Patrick Stettner, center, on the set of The Business of Strangers. Photo by JoJo Whilden.
Like a lot of first-time writer/directors, Patrick Stettner wrote a script that, he thought, "would be very easy to do its mostly two characters and one hotel." Why then, does producer Susan Stover, in discussing the production, talk about "the months of scouting and a location budget much larger than your average $2-million film?"
Says Stettner, "In pre-production, as we got specific about the other aspects of the movie, we got specific about locations." And, as Stover notes, that meant finding the perfect sports bar, the perfect swimming pool, the perfect atrium lobby a search that had them splitting the single businessmans hotel location five ways.
The Business of Strangers, Stettners feature debut, stars Stockard Channing and Julia Stiles in a disturbing tale of feminist revenge Persona meets Straw Dogs. For its depiction of two women who bond violently while drifting through the male-dominated world of modern business, Stettner wanted to place his characters in locations frightening in their cheerful neutrality. "I was interested in these buildingss use of glass and neutral colors, which are demographically tested to be pleasing. And it was hard when designing the film, because you dont want the walls to be ugly. It was my aesthetic dilemma. How could I be aesthetically pure to my idea, to this idea of the mundane, and still have the characters pop from the backgrounds on film?"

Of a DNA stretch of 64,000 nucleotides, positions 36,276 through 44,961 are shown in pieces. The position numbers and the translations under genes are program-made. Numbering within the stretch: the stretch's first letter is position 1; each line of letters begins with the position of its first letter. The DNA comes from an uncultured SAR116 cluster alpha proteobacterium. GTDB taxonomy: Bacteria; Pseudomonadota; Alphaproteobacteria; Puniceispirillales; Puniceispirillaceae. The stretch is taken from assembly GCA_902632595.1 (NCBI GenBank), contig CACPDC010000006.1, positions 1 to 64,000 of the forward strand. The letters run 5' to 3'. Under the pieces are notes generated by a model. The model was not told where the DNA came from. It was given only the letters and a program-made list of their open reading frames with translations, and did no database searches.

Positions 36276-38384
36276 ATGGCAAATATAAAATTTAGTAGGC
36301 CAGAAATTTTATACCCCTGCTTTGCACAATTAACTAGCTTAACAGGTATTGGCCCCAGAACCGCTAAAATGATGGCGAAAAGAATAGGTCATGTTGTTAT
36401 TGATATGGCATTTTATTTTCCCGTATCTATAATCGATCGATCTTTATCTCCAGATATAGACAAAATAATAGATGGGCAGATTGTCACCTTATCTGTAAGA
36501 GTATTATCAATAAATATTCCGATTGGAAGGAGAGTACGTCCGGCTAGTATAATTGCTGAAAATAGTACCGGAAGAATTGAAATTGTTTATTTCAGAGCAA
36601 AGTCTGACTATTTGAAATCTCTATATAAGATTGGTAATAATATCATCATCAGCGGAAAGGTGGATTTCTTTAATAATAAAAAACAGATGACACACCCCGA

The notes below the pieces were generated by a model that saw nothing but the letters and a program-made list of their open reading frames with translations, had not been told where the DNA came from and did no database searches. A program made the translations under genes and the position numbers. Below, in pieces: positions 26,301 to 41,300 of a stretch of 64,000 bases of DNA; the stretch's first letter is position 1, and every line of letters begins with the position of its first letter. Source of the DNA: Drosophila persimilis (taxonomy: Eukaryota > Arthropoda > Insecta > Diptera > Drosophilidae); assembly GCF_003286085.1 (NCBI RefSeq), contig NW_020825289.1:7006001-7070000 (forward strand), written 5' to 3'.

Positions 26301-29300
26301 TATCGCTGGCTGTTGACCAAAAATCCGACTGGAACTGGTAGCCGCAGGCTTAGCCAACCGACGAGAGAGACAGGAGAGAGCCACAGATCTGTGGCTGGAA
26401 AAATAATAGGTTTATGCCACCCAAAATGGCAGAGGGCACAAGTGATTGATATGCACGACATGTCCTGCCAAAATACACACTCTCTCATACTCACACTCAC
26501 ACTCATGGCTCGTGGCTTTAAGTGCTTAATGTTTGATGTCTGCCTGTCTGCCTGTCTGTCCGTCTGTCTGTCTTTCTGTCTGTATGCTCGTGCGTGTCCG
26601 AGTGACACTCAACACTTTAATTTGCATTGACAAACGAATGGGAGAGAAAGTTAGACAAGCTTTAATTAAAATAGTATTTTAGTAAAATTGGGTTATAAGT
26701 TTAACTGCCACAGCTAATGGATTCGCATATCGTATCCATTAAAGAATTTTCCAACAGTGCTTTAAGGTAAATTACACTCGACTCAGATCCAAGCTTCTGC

Stettner wound up splitting the difference, accenting his found locations with key props and dressings. And by shoots end, after Stettner had switched from wide-angle lenses to long lenses "obliterating the spaces and just focusing on the actressess faces" the production had moved onto a soundstage so Stettner, d.p. Teo Maniaci, and production designer Dina Goldman could exert total control over their surroundings.Scott Macaulay